Hey... its XMAS Eve and something is bugging me... yes, I have work on my mind even when I am on holiday. The vast amount of frameworks available for PHP now use MVC. Even ASP.net has its own MVC module.

I can see the attraction of MVC, I really can and I use it frequently. The only downside that I can see is that you have to fire up the whole system to execute a page request. Depending on your task this can be a little wasteful.

So the question. In a professional environment is this the only way to use PHP nowadays or are their other design methods which have alternative benefits?

  • 2
    What does "fire up the whole system" mean, and how is this required by MVC? MVC is just a design pattern. If you're using PHP, you're already using server-side code, and you can't really have an interactive website without client-side code, so I fail to see what part of the "system" is not being used. Or why that part MUST be used when you use MVC. Dec 25, 2010 at 5:13

5 Answers 5



What pattern you use always depends on the task your program/script has to perform. Just yesterday I had to solve this:

  • show the mtime of two files
  • show number of temp files in a folder
  • allow deleting all temp files with one click
  • web interface

I know one could argue that a nice reusable MVC solution would be cleaner, but I choose a 20 lines of sequential code. Why? It is fast. It is small. And every minute I spend on this is a minute I can not use on my main project.

(let the hate begin!)

  • Yay! Infact I would like to add up that most new programmers are generally picking up MVC because the world does that :| , even when they just want to print a few lines! Aug 22, 2014 at 2:21

The thing to think about is not whether using an MVC framework is justified, it's maintainability. Sure, it may be small now, but will it always be?

  • +1 for size helping maintainability. ALso another thing to remember is the execution time limit which is why why you usually want to keep things as small as possible when you can.
    – wildpeaks
    Dec 24, 2010 at 21:10
  • I am not really talking about whether you need to use an MVC framework. It is more about the MVC pattern in general when designing an application.
    – JasonS
    Dec 24, 2010 at 21:13

Well there are a lot of other approaches.

MVC is just popular because it suits most situations (or better said can be used in most situations) and has established itself as a de-facto standard.

What can be said is that every programming/design pattern - or more specific architectural - depends on some classification.

Those are often (of course they can be devided further):

  • User Interface (pretty images, forms etc)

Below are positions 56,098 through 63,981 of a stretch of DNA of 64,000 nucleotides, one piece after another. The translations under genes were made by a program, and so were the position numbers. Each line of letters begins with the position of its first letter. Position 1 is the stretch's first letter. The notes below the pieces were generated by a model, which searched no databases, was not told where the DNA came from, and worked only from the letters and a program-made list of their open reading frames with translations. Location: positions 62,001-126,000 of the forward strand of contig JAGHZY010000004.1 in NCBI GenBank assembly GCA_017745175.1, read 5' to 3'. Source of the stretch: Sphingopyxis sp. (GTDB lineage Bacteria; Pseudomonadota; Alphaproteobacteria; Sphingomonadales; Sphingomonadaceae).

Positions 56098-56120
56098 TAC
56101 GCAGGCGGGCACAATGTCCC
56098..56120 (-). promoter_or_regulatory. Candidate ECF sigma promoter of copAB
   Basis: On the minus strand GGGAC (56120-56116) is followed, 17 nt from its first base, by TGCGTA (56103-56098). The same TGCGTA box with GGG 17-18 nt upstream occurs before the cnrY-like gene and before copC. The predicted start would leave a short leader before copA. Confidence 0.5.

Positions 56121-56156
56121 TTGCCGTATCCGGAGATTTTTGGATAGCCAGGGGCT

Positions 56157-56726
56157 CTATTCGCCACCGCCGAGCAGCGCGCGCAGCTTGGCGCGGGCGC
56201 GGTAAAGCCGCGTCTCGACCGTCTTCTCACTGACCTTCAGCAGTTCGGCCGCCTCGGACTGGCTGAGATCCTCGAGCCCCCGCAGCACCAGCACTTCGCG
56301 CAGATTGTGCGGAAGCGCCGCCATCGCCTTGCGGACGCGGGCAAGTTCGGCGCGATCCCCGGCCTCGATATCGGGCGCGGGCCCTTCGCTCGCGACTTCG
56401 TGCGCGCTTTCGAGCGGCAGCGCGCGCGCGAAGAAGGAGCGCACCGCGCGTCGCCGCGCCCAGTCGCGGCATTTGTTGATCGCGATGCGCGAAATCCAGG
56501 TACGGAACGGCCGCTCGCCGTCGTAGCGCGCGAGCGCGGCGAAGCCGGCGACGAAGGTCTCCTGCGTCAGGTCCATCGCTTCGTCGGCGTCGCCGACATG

• Application (your application logic and stuff that needs to be secured from the client - ak lot of that can often be done in the user inteface, eg. by javascript)

  • Database - self explaining

  • Infrastructure (very basic stuff like hard disk, server systems, network etc.)

Of course there is always the naive, procedural straight-forward approach but also a lot fo other patterns that can link and structure the access and controlling to these basic layers.

Mvc is one of them. But here are some example of others:




And here a lot more:


  • I hope you meant native and not naive procedural straight forward approach :P
    – andre
    Dec 25, 2010 at 13:06

MVC is usually the most natural way of separating concerns in medium to large web applications. Nobody says you have to do it that way. If your domain suggests another way of separating the application into manageable pieces then you should do it that way. Chances are high though that you'll settle on a variation of the MVC pattern if you separate the application logic properly.


Everything depends on the task at hand. There are no exceptions for this proposition for any topic. Be it MVC, Web Design, API programming, or even cooking. That's logic.

In regard to programming, for a particular task MVC may be overkill, or unsuitable. A 100 line script may be faster or more maintainable. Totally depends on task. You dont need to load up a beautifully structured, templated MVC app for an API that is only going to get a piece of data from a db table and serve it to a particular request.

MVC is better in cases that you may reuse the code, or would need to expand it in future, or need to maintain it for any particular reason.

And a note in regard to sequential vs oop - everything happens sequentially in a program. There cannot be two states of the same variable under same conditions. A shopping cart object itself cannot have two values for the same customer with same products with same options with same shipping locations and tax details. Or, you cannot create a shopping cart object and write the products in it before customer actually adds any products to the cart. It would be surreal. Something that requires particular conditions to happen cannot happen without those particular conditions being met, in programming. (And no - just initializing a potential predictive object class for a potential data object is not relevant).

So therefore think practical - do whatever the task in hand and its potential near, mid, and long term requirements necessitate.

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